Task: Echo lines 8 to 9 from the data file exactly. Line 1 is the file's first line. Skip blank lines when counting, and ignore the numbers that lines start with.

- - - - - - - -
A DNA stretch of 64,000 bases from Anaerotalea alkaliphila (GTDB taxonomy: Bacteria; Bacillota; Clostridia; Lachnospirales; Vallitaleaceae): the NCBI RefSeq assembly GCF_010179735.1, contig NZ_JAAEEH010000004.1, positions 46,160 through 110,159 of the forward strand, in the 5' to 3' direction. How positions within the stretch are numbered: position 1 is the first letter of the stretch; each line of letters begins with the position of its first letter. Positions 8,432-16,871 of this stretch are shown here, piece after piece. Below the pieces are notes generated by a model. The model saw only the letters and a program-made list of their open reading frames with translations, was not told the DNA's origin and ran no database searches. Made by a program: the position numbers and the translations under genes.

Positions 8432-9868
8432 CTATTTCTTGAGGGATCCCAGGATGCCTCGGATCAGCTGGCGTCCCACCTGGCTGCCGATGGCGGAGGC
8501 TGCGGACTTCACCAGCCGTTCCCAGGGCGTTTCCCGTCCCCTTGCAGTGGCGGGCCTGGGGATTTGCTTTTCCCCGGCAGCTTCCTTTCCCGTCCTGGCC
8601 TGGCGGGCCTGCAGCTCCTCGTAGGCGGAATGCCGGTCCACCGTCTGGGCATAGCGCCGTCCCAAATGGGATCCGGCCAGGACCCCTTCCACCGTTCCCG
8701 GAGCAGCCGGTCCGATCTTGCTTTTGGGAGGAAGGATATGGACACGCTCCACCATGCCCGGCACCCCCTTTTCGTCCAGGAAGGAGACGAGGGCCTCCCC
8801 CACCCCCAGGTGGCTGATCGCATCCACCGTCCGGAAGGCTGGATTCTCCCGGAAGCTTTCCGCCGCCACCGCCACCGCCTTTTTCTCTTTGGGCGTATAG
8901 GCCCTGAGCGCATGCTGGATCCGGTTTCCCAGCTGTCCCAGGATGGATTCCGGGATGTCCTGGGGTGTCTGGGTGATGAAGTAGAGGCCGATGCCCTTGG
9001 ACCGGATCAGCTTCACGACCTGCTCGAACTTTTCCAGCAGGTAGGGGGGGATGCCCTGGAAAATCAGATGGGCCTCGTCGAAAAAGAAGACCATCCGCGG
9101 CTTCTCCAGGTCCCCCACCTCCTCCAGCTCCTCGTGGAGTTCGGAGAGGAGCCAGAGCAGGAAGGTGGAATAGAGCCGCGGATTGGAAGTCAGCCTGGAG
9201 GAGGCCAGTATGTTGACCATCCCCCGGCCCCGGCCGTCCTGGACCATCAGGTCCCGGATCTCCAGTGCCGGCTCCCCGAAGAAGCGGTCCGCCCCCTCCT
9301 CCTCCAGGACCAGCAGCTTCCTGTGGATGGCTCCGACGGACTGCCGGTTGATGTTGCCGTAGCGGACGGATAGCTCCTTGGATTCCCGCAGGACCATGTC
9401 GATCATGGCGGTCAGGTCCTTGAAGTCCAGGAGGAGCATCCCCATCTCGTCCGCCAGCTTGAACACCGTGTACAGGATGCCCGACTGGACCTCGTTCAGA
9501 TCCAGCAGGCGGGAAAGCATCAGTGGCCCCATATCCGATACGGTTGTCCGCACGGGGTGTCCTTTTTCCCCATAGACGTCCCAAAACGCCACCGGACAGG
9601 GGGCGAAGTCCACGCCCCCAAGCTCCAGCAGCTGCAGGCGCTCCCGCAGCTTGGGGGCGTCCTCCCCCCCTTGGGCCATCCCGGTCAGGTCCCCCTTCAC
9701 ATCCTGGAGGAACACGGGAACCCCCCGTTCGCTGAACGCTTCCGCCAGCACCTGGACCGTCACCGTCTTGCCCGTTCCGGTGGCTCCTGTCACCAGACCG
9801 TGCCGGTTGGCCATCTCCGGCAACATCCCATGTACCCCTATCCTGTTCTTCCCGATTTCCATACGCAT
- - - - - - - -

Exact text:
8901 GCCCTGAGCGCATGCTGGATCCGGTTTCCCAGCTGTCCCAGGATGGATTCCGGGATGTCCTGGGGTGTCTGGGTGATGAAGTAGAGGCCGATGCCCTTGG
9001 ACCGGATCAGCTTCACGACCTGCTCGAACTTTTCCAGCAGGTAGGGGGGGATGCCCTGGAAAATCAGATGGGCCTCGTCGAAAAAGAAGACCATCCGCGG